One day they’ll push it too far! And then they might find themselves in a whole heap of trouble.

Google kept their news search in beta for a long time, and even now don’t dare place ads there, in case it is considered they are profiting from scraped content.

But the real risk lies in their providing of search results such as cinema times and dictionary definitions. In both cases it would appear that, due to a lack of ads, they are not profiting from these forms of scraped content. And Google would argue that they are adding value by aggregating content, and therefore not breaking their own webmaster guidelines.

But it’s not that simple, and Google gives nothing for free…

I also got ratings for each film, film durations and genre, plus contact details for the cinema. But no link to the cinema website itself. Google was showing me the information I would find on the cinema website, without me actually having to go there.

Clicking on one of the links for a film, I then expected to be taken to the Cineworld website. But no. I now get a cast list, a synopsis of the film, reviews from different websites – and a list of alternative places to watch the film. Even clicking on the cinema links on this page does not take me to any of the cinemas.
http://www.labrow.com/1648

If I do a cinema search, and end up at the cinema website, the two most likely next actions for me will be:

  1. Buy tickets online from the cinema
  2. Browse the web, either by following links or thinking of where I might want to go next

But if I have received the info from Google directly, the most likely next action will be to make another search – from which Google stands to earn revenue.

Likewise with dictionary definition results. Try searching for what is “legerdemain” and you get this at the top of the page:

leg·er·de·main/ˌlejərdəˈmān/Noun

1. Skillful use of one’s hands when performing tricks.
2. Deception; trickery.  More »

There are three possible resulting user actions:

  1. Happy with the definitions and make another search
  2. Follow the “more” link
  3. Follow a link to a dictionary site

In the past, you ended up at a dictionary site, and from there you might have clicked on an ad or link. Now, it seems that the odds of that happening are less than third. Most people will be happy with just the definition.

It’s not that Google are profiting directly from scraped information, it is what the user does next. And Google know (for they have surely tested this) that stealing/scraping information is profitable for them.

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Which Trust Seal – A Comparison

I could probably link to all sorts of statistics on how much conversions improve when you have one of those “trust seals” on your site. They look shiny and official, and typically you place them at the top of your footer, or sometimes in the right column. Like this:

A lot of different companies provide these, and the prices vary a lot. If your focus is on one commercial site, then it is worth the time and effort investigating which suit your needs the best. The three basic types of seal are:

  • Security - your site doesn’t have anything nasty like malware, the server can’t be hacked, you have a security certificate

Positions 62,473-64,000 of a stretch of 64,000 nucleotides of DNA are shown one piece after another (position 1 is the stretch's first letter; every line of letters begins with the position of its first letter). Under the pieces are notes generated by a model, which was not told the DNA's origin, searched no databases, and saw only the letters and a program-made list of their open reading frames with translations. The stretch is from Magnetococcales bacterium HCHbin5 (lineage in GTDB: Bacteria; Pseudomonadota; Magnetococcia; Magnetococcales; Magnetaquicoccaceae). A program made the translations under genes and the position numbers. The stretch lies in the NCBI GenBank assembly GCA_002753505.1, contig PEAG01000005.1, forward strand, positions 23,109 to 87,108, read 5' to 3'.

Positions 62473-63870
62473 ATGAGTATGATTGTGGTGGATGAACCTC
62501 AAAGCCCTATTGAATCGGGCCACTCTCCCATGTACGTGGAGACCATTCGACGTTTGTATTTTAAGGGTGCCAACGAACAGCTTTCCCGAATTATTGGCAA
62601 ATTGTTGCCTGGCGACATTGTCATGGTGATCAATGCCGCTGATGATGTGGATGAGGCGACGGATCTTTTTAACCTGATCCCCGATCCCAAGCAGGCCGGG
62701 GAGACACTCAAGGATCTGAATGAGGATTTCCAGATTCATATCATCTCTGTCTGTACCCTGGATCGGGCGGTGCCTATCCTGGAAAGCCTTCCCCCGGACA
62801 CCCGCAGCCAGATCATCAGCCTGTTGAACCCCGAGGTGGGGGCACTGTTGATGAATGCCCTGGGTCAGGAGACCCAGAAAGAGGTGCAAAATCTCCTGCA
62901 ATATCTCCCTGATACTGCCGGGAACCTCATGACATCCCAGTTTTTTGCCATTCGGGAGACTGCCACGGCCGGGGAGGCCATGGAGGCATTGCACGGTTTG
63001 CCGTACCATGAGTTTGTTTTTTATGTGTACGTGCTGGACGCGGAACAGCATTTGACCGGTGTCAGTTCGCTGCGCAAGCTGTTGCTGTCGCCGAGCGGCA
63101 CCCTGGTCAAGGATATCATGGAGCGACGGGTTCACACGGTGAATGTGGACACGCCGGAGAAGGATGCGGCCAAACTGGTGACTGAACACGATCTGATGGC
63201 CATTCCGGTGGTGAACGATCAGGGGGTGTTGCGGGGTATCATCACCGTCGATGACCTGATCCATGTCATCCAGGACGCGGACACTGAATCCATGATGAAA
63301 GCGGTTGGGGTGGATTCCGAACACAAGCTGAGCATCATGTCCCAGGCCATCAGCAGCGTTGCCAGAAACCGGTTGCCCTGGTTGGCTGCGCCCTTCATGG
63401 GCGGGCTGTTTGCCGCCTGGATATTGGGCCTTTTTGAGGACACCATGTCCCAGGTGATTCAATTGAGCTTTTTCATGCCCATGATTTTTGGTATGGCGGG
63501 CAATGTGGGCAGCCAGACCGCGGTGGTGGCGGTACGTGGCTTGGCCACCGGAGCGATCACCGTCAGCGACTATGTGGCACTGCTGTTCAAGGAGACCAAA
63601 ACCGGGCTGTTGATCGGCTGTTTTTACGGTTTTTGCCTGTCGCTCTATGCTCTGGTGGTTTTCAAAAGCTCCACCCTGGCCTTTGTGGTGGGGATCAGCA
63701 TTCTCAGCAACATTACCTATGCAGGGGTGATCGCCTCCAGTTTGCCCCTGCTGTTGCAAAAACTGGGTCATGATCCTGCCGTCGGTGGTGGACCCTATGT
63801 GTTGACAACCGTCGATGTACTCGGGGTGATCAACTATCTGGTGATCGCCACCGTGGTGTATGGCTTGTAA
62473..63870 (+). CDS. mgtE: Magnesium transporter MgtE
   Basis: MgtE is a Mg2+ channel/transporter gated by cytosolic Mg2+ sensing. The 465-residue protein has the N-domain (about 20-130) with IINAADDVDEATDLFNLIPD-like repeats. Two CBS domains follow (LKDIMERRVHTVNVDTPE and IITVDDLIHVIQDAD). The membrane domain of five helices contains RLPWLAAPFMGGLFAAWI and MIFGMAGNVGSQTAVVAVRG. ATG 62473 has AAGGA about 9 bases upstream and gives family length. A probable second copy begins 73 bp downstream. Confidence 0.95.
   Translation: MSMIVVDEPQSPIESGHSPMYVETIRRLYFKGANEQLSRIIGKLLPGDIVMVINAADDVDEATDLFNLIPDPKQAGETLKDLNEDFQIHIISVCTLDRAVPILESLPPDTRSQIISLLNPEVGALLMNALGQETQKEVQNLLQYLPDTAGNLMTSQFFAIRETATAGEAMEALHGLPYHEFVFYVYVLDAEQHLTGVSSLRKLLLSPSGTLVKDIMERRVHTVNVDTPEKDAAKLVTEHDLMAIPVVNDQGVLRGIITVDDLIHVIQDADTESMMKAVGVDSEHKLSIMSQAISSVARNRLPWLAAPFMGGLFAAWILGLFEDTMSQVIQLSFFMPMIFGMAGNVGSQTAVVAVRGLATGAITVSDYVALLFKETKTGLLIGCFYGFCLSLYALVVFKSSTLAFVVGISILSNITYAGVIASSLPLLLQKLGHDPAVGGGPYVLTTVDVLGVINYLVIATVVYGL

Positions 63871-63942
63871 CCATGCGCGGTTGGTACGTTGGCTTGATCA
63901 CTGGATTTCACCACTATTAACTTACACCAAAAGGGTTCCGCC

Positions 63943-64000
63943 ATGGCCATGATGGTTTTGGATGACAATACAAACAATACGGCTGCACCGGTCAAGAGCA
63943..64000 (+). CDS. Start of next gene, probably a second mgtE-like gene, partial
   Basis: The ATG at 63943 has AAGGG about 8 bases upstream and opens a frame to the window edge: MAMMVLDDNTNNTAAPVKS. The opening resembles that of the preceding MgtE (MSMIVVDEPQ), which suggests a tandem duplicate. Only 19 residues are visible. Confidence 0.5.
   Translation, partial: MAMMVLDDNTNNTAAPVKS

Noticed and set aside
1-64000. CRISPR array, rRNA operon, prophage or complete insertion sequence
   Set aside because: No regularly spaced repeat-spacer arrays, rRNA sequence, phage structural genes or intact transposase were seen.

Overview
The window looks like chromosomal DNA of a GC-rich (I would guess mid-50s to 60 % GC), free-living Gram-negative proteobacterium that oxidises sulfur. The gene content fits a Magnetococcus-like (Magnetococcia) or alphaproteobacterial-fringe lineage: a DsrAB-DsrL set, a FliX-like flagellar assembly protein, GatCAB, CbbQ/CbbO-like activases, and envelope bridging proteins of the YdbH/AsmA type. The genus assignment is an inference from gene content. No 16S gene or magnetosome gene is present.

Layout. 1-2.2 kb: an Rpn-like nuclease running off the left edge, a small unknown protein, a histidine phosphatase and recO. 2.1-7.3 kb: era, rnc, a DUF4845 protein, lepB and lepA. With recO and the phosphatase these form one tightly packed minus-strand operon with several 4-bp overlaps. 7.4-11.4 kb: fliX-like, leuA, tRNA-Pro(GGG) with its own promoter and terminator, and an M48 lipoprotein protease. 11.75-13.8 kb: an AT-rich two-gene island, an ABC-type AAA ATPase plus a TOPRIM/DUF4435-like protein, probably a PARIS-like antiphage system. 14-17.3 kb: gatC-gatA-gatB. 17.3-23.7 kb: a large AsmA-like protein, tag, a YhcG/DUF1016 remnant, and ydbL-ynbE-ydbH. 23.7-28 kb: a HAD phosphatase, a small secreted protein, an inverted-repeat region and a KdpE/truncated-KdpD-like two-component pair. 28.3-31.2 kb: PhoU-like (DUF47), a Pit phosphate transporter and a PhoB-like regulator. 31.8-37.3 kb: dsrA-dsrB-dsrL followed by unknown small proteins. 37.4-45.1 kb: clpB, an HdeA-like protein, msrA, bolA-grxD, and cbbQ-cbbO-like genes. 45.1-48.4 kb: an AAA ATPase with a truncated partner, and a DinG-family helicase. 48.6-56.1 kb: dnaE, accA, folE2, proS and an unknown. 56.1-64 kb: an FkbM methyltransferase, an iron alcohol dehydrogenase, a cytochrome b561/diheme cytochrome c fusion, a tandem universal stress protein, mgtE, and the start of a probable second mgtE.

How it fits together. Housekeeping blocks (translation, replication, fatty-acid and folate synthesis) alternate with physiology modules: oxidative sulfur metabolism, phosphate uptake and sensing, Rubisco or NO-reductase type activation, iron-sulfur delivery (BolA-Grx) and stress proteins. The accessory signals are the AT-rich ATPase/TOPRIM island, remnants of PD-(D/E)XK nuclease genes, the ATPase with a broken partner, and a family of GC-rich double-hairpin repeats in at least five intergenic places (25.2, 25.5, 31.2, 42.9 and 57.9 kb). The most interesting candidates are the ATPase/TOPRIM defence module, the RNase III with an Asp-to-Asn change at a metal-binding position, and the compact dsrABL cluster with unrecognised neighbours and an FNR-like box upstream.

• Privacy – all the correct procedures are adhered to
  • Trust – you are who you say you are – email, mail, phone and physical address

If you have many sites that generate small returns, some might benefit from a seal, but of course you want to get the best bang for your buck. Here’s an overview of your options:

Merchant Safe

Their key differentiator is that they are cheap. So cheap that they don’t explain the differences between their 5 seals. One is called Verified Contractor – go figure. Seems to me that the only difference is the badge. $240-$334/yr. Importantly, for $120/yr you can show the badge on multiple sites, presumably if they have the same contact details etc.

TRUSTe Starter

The product is impressive:

TRUSTe Verified Seal
Privacy Scanning
Dispute Resolution Program
Privacy Policy Generator

and so is the price, $499/yr for a meager 100 page views daily.

ValidSafe

These guys are cheap. $157/yr for their Security, Privacy or Business seals, or $297/yr for all three. Even better, the above seal is free. All it does is check your email address, but it has to be better than nothing!

SafeShops.org

The pick of the bunch (on face value, I haven’t actually tested any of these) is Safe Shops. For the first year their service is free, and from then on it is only $45/yr per seal or $60/yr for the set. Shame about the name if you aren’t a shop per se.

SiteTrust Network

These guys are real cheap ($59/yr) and have a unique selling point – user submitted feedback. Unfortunately that’s about it. They have criteria for acceptance, but nothing is verified and for all anyone knows every client is accepted regardless. However, the end user is unlikely to know or care… the shiny image is sufficient.

SiteLock

$99/yr gets you a pretty good mid-level service. For more you get daily scanning etc. If you want features without too high a cost, give them a whirl. 30-day free trial.

Business Chek

Looks dodgy, due to the style of their home page. And it seems that they do nothing more than supply the seal, and show your provided information when someone clicks on it. $77/yr but only $47/yr for Christmas!

Comodo UserTrust

It is from a top trust brand, and is free. I suggest definitely using this one and keeping it if the user reviews stay good.

Trust Guard

$197/yr gets the following verified once. Company address, email, phone, secure checkout process, and SSL certificate. Pay more to get them checked more frequently.

IBCIM.org

Not a catchy or trustworthy name. Free for 3 months, then $30/yr. No verifications, so worthless except for the eye candy.

Trustox

Only $49/yr, and gives a very good impression of the real deal. Get whichever seal you desire. Not bad, for what it is.

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The Old and the New

The old site was used for landing pages until that great company with heaps of hubris decided that our type of selling didn’t suit them. Oh well, never mind. So that they with hubris don’t think we become a totally different beast, here is what our home page used to look like (not that anyone saw this page…)

Our Mission is to find the best merchants online, and link you to their special offers!

Some of our Current Promotions: